The Medical Letter on Drugs and Therapeutics
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1543
In Brief: Two New Drugs for AML (online only)
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 Select a term to see related articles  Cytarabine   Daunorubicin   enasidenib   Idhifa   Leukemia   Vyxeos 

The FDA has approved two new drugs for treatment of specific subtypes of acute myeloid leukemia (AML).

Vyxeos (Jazz Pharmaceuticals) is a liposomal fixed-dose combination of daunorubicin and cytarabine, the standard drugs used for induction treatment of AML. It is approved for induction and consolidation treatment in adults with newly diagnosed chemotherapy- or radiation-related AML or AML with myelodysplasia-related changes. Patients with these subtypes of AML have a poor prognosis. The rationale for development of the combination was that nano-scale liposomal drug delivery vehicles prolong and maintain drug concentrations, resulting in increased efficacy in animal studies.1 In a trial in 309 patients 60-75 years old with these subtypes of AML, median overall survival was significantly longer in those treated with the liposomal combination than in those treated with conventional daunorubicin and cytarabine (9.56 vs 5.95 months). Adverse effects of the liposomal combination were similar to those with the conventional formulations.2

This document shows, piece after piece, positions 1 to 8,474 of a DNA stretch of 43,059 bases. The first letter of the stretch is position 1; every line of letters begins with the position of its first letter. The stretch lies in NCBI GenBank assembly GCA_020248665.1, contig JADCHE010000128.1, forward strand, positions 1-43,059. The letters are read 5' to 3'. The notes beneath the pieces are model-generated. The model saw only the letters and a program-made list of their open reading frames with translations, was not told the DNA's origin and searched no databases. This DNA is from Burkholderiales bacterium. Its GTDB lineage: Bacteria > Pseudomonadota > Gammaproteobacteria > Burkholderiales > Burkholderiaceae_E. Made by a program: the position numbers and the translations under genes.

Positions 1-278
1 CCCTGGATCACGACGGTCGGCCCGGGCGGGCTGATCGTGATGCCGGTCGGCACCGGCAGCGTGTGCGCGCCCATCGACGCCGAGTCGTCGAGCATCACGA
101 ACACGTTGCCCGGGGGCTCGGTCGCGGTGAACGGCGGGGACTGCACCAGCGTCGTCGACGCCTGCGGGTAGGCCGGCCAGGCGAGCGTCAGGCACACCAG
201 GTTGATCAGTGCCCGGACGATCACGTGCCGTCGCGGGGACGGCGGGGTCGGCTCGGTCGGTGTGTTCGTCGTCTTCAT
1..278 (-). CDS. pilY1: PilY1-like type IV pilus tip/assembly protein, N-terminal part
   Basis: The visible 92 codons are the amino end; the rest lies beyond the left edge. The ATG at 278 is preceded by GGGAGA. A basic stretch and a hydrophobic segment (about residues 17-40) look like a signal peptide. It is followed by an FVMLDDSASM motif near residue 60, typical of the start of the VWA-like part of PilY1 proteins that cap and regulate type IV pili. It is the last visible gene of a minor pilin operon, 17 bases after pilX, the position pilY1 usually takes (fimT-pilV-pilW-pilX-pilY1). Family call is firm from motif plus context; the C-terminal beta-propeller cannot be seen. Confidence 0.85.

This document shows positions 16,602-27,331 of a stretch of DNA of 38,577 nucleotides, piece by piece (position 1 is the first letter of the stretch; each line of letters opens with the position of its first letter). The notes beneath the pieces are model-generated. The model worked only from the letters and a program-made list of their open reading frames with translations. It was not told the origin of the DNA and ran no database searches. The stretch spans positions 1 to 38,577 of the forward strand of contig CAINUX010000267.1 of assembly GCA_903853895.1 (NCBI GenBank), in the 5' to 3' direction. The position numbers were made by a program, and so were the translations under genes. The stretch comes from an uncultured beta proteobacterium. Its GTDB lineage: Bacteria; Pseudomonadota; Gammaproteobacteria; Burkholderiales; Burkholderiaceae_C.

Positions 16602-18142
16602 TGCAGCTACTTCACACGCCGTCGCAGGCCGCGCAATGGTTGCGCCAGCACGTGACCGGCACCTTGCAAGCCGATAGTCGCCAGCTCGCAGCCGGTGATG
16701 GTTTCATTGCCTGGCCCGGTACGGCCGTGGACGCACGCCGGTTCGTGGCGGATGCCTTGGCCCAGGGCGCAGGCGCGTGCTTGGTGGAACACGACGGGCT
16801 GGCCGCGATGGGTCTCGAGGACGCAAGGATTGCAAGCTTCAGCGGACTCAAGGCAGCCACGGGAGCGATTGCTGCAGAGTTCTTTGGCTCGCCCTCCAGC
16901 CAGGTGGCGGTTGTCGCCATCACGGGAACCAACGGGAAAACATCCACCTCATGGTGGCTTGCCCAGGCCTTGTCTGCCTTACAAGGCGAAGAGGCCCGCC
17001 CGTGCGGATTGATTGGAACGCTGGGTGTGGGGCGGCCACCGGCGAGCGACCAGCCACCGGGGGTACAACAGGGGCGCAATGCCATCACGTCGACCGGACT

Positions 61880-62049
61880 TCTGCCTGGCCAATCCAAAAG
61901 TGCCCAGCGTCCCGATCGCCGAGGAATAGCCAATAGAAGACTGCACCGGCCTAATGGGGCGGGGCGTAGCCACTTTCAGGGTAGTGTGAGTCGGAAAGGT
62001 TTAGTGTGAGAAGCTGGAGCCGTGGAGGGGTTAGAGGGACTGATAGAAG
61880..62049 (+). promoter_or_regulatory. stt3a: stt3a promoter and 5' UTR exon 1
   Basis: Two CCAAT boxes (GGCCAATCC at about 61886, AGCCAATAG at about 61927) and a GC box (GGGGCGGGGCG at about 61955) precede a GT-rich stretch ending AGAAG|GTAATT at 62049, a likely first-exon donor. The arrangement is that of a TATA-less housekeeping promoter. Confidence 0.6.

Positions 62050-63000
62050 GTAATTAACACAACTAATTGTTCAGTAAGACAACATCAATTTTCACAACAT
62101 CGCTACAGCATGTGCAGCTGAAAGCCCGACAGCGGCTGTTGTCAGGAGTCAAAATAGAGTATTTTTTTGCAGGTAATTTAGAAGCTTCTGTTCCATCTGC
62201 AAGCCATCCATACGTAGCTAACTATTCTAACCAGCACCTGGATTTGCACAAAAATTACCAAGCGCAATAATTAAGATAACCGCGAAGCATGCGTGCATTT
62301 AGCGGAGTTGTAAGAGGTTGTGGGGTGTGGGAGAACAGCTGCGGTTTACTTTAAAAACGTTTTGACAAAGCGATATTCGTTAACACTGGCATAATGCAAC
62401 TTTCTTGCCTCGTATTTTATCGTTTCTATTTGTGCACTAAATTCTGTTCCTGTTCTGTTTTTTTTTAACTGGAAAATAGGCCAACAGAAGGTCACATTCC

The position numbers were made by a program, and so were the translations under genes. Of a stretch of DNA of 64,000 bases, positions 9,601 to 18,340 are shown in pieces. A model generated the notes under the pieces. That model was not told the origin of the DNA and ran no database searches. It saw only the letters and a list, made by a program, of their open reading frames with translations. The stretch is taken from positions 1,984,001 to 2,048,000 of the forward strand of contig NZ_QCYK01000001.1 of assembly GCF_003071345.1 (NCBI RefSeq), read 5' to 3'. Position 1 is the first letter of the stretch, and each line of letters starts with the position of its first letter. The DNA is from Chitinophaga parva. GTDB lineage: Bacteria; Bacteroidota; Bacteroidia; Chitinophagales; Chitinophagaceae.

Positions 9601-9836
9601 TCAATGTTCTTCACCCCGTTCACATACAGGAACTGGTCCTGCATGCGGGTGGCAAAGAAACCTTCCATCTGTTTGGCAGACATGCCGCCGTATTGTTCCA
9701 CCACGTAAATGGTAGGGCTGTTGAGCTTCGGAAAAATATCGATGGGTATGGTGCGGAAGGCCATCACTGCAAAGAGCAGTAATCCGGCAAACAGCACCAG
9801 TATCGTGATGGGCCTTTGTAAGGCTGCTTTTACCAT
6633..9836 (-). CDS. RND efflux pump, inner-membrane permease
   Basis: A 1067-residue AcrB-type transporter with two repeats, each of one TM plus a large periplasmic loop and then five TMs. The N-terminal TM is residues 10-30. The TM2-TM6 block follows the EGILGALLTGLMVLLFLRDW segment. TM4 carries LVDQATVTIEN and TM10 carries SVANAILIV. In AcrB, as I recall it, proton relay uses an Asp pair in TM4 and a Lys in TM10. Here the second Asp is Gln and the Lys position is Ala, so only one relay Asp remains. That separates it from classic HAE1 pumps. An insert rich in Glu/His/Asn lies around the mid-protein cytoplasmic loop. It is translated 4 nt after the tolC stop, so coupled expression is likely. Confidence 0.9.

Enasidenib (Idhifa – Celgene) is approved for treatment of adults with relapsed or refractory AML who have mutations in isocitrate dehydrogenase-2 (IDH2); these mutations occur in about 12% of patients with AML. The new drug inhibits mutant-IDH2 enzymes, which block cellular differentiation. In a single-arm trial of enasidenib in 239 such patients, the overall response rate was 40.3%, the median duration of response was 5.8 months, and median overall survival was 9.3 months. A complete remission was achieved in 34 patients (14%). The responses were associated with differentiation of the myeloblasts rather than individual cytotoxicity. Indirect hyperbilirubinemia without apparent liver toxicity (38%) and nausea (23%) were the most common adverse effects of enasidenib in clinical trials. A life-threatening "differentiation syndrome" that affected multiple organs occurred in 23 patients (10%); it generally responded to treatment with corticosteroids, but two patients died from the acute effects of leukocyte proliferation.3

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